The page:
Repeated viewings of "Seven Samurai" reveal visual patterns. Consider the irony, for example, in two sequences that bookend the first battle with the bandits. In the first, the villagers have heard the bandits are coming, and rush around in panic. Kambei orders his samurai to calm and contain them, and the ronin run from one group to the next (the villagers always run in groups, not individually) to herd them into cover. Later, after the bandits have been repulsed, a wounded bandit falls in the village square, and now the villagers rush forward with delayed bravery to kill him. This time, the samurai hurry about pushing them back. Mirrored scenes like that can be found throughout the movie.
There is also an instinctive feeling for composition. Kurosawa constantly uses deep focus to follow simultaneous actions in the foreground, middle and background. Often he delineates the distance with barriers. Consider a shot where the samurai, in the foreground, peer out through the slats of a building and across an empty ground to the sight of the bandits, peering in through the slats of a barrier erected against them. Kurosawa's moving camera often avoids cuts in order to make comparisons, as when he will begin on dialogue in a closeup, sweep through a room or a clearing, and end on a closeup of another character who is the point of the dialogue.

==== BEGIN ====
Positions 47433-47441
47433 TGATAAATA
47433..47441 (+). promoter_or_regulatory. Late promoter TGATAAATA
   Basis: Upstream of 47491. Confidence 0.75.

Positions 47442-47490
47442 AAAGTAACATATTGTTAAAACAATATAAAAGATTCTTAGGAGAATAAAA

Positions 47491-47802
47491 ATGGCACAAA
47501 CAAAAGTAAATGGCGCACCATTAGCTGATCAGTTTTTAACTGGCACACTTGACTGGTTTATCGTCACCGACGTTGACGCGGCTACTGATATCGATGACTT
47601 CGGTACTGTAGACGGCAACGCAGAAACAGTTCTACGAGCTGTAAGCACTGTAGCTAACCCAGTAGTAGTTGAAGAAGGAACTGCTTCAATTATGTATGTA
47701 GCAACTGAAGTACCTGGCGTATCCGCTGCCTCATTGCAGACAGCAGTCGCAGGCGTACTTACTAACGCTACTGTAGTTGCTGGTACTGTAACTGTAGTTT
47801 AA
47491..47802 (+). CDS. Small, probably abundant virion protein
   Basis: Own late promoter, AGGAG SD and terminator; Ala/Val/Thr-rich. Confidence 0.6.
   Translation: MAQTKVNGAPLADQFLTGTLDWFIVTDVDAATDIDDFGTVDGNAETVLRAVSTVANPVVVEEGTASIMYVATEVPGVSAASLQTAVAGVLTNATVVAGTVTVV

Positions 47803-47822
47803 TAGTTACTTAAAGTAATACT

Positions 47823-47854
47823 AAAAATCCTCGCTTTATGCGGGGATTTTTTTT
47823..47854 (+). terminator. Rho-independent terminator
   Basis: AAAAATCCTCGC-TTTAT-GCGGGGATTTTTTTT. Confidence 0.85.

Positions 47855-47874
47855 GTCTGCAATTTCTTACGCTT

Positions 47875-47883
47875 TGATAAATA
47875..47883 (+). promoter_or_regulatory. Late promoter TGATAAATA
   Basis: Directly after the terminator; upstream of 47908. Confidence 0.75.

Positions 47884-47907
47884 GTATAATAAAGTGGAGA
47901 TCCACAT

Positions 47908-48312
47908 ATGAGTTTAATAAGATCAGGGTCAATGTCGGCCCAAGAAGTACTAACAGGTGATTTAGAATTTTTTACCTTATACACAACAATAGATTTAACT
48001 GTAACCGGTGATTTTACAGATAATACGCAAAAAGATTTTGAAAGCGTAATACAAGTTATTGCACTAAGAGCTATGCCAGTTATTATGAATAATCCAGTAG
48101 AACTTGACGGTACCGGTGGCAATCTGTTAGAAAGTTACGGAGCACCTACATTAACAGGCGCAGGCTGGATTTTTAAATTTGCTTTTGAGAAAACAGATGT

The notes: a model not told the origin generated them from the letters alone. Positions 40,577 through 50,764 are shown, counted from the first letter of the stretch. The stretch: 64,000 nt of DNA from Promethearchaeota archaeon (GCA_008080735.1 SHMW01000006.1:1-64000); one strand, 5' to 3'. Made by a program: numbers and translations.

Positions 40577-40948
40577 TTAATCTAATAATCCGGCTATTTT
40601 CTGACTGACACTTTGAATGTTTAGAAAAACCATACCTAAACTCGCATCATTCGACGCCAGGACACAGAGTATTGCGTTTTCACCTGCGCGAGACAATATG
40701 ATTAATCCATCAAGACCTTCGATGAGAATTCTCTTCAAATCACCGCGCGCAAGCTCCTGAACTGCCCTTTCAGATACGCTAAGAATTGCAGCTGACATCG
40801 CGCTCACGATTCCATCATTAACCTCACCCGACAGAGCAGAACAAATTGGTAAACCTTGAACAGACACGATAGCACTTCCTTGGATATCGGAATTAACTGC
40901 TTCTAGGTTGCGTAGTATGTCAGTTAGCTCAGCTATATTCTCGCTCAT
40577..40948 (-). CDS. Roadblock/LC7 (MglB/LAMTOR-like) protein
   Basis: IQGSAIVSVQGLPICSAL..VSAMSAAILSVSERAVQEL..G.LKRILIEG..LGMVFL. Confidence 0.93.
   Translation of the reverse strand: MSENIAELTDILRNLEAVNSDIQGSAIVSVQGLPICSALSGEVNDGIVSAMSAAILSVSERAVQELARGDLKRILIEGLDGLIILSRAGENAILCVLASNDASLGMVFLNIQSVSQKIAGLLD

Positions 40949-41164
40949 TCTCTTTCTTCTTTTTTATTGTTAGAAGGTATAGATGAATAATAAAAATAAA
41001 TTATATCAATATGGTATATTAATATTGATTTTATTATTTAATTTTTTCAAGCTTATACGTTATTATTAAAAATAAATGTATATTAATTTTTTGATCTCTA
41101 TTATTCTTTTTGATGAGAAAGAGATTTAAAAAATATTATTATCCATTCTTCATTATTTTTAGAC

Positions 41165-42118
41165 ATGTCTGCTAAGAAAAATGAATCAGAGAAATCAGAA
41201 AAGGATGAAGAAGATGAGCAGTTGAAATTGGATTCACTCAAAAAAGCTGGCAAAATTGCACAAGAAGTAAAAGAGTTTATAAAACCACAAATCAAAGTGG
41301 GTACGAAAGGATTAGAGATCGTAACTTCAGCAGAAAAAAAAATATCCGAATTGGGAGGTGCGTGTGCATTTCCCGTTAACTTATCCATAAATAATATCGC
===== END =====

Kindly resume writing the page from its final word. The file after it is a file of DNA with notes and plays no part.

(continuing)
Many characters die in "Seven Samurai," but violence and action are not the point of the movie. It is more about duty and social roles. The samurai at the end have lost four of their seven, yet there are no complaints, because that is the samurai's lot. The villagers do not much want the samurai around once the bandits are gone, because armed men are a threat to order. That is the nature of society. The samurai who fell in love with the local girl is used significantly in the composition of the final shots. First he is seen with his colleagues. Then with the girl. Then in an uncommitted place not with the samurai, but somehow of them. Here you can see two genres at war: The samurai movie and the Western with which Kurosawa was quite familiar. Should the hero get the girl? Japanese audiences in 1954 would have said no. Kurosawa spent the next 40 years arguing against the theory that the individual should be the instrument of society.